In addition to xanthoglabrol itself, there are provided, according to the invention, its derivatives, for example the acyl derivatives, esters and salts, including salts of'organic bases such as the piperazine, protamine, purine and N- methyl-glucamine salts as well as the sodium salt. The acetyl derivative and the sodium salt of xanthoglabrol are particularly suitable therapeutically, and have similar pharmacological properties to those of xanthoglabrol which have been described above. Further, xanthoglabrol in alkaline solution will couple with diazo compounds to give reddish azo-dyes.

The following examples are given for the purpose of illustrating the invention.

Example 1 Crude potassium glycyrrhizinate was prepared from liquorice root by the method of Ruzicka and Leuenberger (Helvetica Chimica Acta, 1936, 19, 1402). 250 grams of the crude salt were dissolved in 1250 cc. of boiling glacial acetic acid and, after allowing the solution to stand for several days, the resulting light-brown crystalline precipitate (about 102 grams) .was filtered OE, and ether was added to the mother liquor to precipitate further material until no further precipitation occurred, The total precipitate was filtered off and Washed with ether and dried in a vacuum over concentrated sulphuric acid. The resulting solid (about 120 grams) was stirred at 5055 C. with 600 cc. of concentrated hydrochloric acid for 20 minutes, water was then added, and the solid precipitate obtained (crude xanthoglabrol) was filtered off and dried at 100 C. (about 50 grams). It was extracted in a Soxhlet apparatus with ether until the ex-. tracts were colourless. Removal of the ether by distillation and evaporation gave xanthoglabrol (in a fairly pure state but still containing a little glycyrrhetinic acid) 1 as an orange solid (about 32 grams).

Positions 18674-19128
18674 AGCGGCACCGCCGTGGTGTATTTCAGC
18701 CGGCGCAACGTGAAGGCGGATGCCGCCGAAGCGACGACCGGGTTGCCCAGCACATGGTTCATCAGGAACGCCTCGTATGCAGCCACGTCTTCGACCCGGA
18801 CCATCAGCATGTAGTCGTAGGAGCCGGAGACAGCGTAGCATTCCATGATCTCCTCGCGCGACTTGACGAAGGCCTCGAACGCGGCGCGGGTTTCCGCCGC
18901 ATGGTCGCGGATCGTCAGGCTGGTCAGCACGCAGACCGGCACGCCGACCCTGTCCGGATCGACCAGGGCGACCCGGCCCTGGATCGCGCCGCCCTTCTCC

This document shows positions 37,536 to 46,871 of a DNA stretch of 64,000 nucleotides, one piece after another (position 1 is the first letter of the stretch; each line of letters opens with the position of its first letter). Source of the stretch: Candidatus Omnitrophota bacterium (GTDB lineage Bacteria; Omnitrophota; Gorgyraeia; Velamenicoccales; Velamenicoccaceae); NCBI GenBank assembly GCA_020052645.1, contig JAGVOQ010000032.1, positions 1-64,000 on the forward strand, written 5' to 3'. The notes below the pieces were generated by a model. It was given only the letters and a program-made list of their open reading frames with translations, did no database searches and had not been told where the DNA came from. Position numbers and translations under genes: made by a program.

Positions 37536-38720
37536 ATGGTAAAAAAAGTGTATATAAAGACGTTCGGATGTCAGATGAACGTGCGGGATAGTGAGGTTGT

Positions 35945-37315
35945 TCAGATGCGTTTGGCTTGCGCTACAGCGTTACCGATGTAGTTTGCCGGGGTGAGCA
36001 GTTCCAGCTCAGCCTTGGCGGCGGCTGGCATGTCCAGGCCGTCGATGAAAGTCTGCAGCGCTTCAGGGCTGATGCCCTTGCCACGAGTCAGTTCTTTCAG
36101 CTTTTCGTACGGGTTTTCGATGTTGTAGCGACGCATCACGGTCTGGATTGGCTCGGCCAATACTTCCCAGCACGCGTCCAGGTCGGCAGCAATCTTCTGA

Example 2 Powdered liquorice root (Pulv. glycyrrhizae B.P.) (10.0 grams) was digested, with stirring, in concentrated hydrochloric acid cc.) to give a dark red-brown solution which was heated for 30 minutes at 50-55 C. and then pouredinto 500 cc. of water. The red-black precipi- '3 tate obtained was filtered off, washed with water, and extracted with ether. The resulting crude xanthoglabrol, containing a little glycyrrhetinic acid, weighed 0.25 gram, i.e. about 2.5% of the original liquorice root. The xan thoglabrol can be purified further as described in Example l, or by chromatography as indicated therein.

Example 3 Some of the xanthoglabrol obtained according to the process described in Example 1, was converted into its acetyl derivative by treatment with acetic anhydride in dry pyridine solution.